A snapshot of my wife while we were enjoying nature and the outdoors in 1969.

Photoshop’s choice of colors is less important to me than the warm feeling that I receive from the colorized photo.


 
 
I’m still excited when I find another older black & white photo that I can colorize.

 
 
Written by: Arnie Lee
 
 


 
 

Video Roundup

05th February 2023

Organizing videos from past years

 :
My collection of digital photographic files on my hard drive starts in 1998.

Since then I’ve been trying to keep the image files organized by date and event.
 




Within my PhotoArchive1 folder are more than 63,000 digital images that I’ve taken from 1998 through 2010. This folder is subdivided into folders arranged by year and some folders are further subdivided by month, day and event name.


 
Since it’s inception I’ve used Adobe Lightroom to organize and edit most of my photographs. As an ardent user of Lightroom I’ve benefited from the new and powerful features that Adobe continues to add to this software. I’ve spent many, many hours using Lightroom to tag the images and can now easily search for images by date, name, event, category, more.

Two weeks ago as I was going through these older images I realized that I haven’t done a good job organizing the videos that were taken at the same times as the still photos. I’m now reminded that video recording was missing from the digital cameras that I used. It wasn’t until about 2004 that my first digital camera had video capability. These videos were small sized producing 320 x 216 resolution movies. By about 2006, the resolution of my movies jumped to about 640 x 480. Since then resolution has grown by leaps and bounds with many non-professional cameras offering 1920 x 1080 and some even having 4K resolution of 3840 x 2160.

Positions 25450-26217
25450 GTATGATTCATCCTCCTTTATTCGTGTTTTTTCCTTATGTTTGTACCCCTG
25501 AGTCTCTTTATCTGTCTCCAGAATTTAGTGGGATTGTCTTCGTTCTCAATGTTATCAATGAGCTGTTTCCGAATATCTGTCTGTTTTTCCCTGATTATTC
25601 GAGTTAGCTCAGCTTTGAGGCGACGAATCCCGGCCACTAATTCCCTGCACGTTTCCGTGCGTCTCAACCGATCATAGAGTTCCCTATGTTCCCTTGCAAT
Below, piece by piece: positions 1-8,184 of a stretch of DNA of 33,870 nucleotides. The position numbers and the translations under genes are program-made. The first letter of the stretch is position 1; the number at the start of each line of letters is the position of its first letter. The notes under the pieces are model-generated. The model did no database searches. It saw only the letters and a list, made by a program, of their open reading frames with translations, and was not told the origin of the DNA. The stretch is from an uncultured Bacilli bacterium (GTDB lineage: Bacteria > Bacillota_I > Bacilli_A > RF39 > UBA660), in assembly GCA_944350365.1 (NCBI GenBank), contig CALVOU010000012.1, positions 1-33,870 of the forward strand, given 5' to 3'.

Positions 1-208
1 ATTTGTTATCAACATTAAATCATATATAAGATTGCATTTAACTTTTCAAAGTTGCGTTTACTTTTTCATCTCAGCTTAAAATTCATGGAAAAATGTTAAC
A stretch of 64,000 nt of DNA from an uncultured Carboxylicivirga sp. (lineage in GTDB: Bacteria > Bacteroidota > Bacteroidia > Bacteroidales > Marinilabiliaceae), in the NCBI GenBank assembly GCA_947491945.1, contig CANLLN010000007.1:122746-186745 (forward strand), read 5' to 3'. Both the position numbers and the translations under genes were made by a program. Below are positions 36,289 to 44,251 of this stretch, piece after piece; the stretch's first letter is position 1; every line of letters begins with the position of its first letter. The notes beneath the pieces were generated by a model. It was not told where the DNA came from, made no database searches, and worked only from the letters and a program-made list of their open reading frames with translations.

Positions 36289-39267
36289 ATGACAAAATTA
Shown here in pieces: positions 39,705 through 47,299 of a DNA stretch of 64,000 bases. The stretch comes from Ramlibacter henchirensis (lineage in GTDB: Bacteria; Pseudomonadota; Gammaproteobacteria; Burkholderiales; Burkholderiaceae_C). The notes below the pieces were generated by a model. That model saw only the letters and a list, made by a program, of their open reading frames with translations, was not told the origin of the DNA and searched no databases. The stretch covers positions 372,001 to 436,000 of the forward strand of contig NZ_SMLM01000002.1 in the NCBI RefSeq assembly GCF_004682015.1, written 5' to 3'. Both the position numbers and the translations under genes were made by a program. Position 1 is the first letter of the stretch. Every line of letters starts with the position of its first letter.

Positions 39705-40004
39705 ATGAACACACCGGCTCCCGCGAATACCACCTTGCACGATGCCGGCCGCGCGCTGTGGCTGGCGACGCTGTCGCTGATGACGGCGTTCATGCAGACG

Let’s get back to my past videos. I use Lightroom to easily spot the videos. then I make digital copies of all of these videos with a set of filenames that clearly identifies the date of the recording.




With Lightroom I’m looking at the contents of the 040523_Birthday folder where I see two videos files – one 9 seconds and another 15 seconds in length. From here I Export a copy of these videos and separately rename them with a prefix of 2004_04_ to make it easy to determine the date taken.


 
I repeated the process of Exporting the videos from Lightroom from each folder. This took many hours over a several day period. When I finished, I had processed more than 1150 videos.


Above you can see a group of the renamed exported videos. All of these videos (more than 1000) are now in a single folder that other members of the household can view at their leisure.


 


The year and month prefix (in this example 2010_09_) help to put the videos into a chronological context but is not helpful otherwise. However the small thumbnail photo provides a better way to key in on the contents of the video. It’s not perfect, but is certainly a better way than keeping the videos hidden within my PhotoArchive1 folder.

Would you be surprised to learn that I have never viewed many of these videos? Up to now I have concentrated on the still images in my large collection and have largely ignored the videos. With my videos now more organized I am anxious to view these “motion pictures” – some going back almost 20 years.

One of my future missions is to uncover the videos that I took from 2011 to the present.
 
 
Written by: Arnie Lee